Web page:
I use a Bak-Rak to save the smell of petrol in the car and not having to take it apart (it is a bit bent and not so easy to assemble and dismantle as it used to be).

I made a plywood base for it that fits perfectly into the rack with battens screwed on to hold the paramotor base stable.

I can fit the rack very quickly and always jump on the back of the rack before pulling away as I am also not sure how it works either but it is very solid.

Eddie

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Hello - I've got a Thule Easybase and wonder if anyone out there is using one to transport a paramotor? It's great for camping stuff but that didn't cost the same as my new motor - just a little concerned about whether the connection to the tow bar is up to the job.

Any advice gratefully received...

Paul

I use a Thule Easy Base, the model that is can carry up to 60Kg, I was a bit concerned that the clamp on to the tow hook may not be up to the job, but it has proofed to be very good and easily strong enough

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Thanks Paul

I guess that if they didn't work, by now I would have heard all manner of horror stories about racks and motors falling off on motorways...

If I do use it I think I'll take the cage and prop off and just carry the chassis (covered for weather protection). How do you secure yours to the easybase? I was thinking of kayak straps but open to any better suggestions. I like the idea of carrying it upright but guess the problem is the high centre of gravity and making sure it can't move.

pg

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  • 5 weeks later...

I am in the process of starting my Paramotor carrying trailer, for which I'll probably start a new thread (with a few photo's & build description).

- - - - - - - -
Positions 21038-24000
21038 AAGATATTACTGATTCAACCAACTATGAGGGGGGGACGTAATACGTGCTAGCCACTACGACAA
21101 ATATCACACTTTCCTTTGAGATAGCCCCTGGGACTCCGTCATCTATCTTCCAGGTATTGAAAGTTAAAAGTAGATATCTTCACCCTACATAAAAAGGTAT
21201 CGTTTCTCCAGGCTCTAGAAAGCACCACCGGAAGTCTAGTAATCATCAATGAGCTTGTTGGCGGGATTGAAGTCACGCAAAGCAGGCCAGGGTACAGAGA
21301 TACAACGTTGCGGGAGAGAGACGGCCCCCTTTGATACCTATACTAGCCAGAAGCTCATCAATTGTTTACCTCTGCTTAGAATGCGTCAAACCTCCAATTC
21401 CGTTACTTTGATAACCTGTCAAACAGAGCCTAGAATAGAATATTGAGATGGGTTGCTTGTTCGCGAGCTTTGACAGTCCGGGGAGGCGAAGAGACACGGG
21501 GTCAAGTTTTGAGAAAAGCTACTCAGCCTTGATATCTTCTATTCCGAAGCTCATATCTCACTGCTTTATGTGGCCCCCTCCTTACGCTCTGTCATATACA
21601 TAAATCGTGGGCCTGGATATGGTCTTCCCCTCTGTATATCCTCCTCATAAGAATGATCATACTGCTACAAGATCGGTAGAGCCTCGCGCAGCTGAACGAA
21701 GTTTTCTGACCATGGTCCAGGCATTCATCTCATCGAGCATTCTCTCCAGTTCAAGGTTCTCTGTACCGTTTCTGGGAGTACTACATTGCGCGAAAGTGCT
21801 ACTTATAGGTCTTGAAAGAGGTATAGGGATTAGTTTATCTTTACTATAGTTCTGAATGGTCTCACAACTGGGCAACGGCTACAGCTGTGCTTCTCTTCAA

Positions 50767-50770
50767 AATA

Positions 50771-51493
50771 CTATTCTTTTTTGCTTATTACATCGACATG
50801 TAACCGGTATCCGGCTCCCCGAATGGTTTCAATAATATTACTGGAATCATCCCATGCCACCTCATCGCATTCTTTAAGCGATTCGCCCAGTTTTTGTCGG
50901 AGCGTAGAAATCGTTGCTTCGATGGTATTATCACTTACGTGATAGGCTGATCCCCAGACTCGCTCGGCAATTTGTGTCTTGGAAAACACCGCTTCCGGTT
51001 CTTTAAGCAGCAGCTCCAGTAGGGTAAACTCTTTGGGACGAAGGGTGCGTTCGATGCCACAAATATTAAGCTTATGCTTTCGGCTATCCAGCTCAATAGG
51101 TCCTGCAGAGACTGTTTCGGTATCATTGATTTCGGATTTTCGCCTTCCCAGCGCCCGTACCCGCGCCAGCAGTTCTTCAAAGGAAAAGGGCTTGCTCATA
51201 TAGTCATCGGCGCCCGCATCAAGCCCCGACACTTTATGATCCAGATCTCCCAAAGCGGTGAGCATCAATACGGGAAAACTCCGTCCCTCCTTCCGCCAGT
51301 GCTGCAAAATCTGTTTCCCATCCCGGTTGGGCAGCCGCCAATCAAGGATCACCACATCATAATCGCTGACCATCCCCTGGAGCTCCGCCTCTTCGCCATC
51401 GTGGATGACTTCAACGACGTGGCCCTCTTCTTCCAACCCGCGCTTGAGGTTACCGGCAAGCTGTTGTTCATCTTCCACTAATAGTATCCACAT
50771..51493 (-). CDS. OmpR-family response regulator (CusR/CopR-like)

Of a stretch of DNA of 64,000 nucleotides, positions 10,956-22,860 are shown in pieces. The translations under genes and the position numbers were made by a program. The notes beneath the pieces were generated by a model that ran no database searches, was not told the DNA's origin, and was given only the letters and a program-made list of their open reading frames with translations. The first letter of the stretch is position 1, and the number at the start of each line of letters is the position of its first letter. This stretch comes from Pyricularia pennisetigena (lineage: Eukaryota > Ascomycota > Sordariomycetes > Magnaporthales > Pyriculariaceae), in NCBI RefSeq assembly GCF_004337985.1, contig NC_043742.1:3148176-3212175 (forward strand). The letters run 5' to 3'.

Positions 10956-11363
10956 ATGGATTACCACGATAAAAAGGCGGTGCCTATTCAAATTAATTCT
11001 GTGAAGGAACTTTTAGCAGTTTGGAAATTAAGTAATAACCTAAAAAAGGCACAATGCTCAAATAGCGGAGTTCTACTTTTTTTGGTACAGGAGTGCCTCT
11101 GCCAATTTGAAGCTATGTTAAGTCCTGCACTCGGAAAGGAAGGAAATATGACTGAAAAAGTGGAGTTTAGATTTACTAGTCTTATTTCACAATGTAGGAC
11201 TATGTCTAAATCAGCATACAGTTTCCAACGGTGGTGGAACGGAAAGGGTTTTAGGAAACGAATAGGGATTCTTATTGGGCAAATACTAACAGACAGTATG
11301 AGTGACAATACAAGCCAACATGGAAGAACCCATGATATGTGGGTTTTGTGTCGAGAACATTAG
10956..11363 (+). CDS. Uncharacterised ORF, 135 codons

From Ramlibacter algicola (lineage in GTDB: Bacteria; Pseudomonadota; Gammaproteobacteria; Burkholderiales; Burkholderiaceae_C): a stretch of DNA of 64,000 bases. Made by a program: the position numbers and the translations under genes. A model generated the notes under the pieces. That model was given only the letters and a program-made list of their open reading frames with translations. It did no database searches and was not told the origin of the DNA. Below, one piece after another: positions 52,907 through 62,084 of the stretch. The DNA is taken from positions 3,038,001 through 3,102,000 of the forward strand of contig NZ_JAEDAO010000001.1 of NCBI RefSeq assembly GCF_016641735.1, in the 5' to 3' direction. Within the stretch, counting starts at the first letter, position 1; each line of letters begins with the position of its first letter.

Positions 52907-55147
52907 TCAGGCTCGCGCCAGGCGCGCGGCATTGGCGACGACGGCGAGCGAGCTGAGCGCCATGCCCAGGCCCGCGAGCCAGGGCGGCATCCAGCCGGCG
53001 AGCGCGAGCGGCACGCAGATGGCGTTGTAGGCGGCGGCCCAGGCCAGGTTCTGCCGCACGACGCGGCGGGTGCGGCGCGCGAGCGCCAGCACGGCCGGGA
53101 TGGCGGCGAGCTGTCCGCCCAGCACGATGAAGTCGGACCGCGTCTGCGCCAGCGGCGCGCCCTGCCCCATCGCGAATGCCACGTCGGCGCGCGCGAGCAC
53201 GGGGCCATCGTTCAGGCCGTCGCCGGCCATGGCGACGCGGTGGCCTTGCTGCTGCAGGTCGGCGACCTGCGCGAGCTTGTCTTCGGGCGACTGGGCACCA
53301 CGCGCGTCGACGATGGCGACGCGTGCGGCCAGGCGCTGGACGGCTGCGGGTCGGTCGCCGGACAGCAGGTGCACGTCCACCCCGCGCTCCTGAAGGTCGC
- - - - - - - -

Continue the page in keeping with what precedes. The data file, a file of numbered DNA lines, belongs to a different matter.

Prior to that though I need a bit of advice from someone with more engineering knowledge than me.

The frame is Galvanised steel with decent suspension onto which I plan to build the box. I'm looking at something around 1.5m long, 1m wide & 1.5m high - The Bulldog cage is 1.4m.

So my questions:

1. Anyone after a few beer tokens to make the frame or knows of anyone good in the Guildford area who can do this?

2. What's the best strength vs price cladding? I'm looking at ply or possibly ACM panels if I can get any for a decent price.

Would prefer something (frame & cladding) that I don't have to fanny about painting every 5 minutes to keep it looking decent.

Any thoughts would be appreciated at this point before I finalise my plans.

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Steve

My fault, I didn't make it all that clear. I have the chassis which is small, light galvanised steel with decent suspension. Built by zee Germans so I imagine it will be spot on. This is the base on which I intend to build the box body. It's the building of the box that I need help with.

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I agree , You need good suspension on a trailer if you plan to mount and transport the motor in it...

I use a FRANC trailer i got off t'bay and everything does get shaken about a bit... All my tools in the tool box require taking out and fixing every couple of months :shock:

I'm lucky that my motor (Bailey) fits in my boot (A4) with the cage and tank removed. A quick release prop would be nice, but not vital. Wing goes on the back seat and all the rest goes in the trailer. The advantage of this is I can just unhook the trailer and wheel it in the garage at the end of the day and I know where everything is ... usually... :mrgreen:

I wish I never sold my Vito though!! :?

Rich

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This is all interesting stuff, as I plan to use my Triumph Spitfire to carry a paramotor and wing. To this end, I obtained a substantial boot rack and tested it by driving to work and back for a week with 40kg of workshop detritus strapped to it. Nothing fell off, but it doesn't help the Spitfires already dubious handling characteristics!

For Tricky's rattly trailer syndrome, here's a lesson from riding old bikes:

Tools will rattle - wrap them in an old shirt or other rag. After a few hundred miles,, you will have shiny, clean tools and a box of rag dust. Empty out the dust an substitute a new rag.

Pete.

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I use a tow bar rack not sure what make it is but it works fine its a little un=nerving having it suspended out there but ive done 200 miles traveling at 80mph no problem ive also used a small trailer but find it get bumped all over theplace and my motor was starting to show signs of the bumping so the tow bar rack it is and very good it is to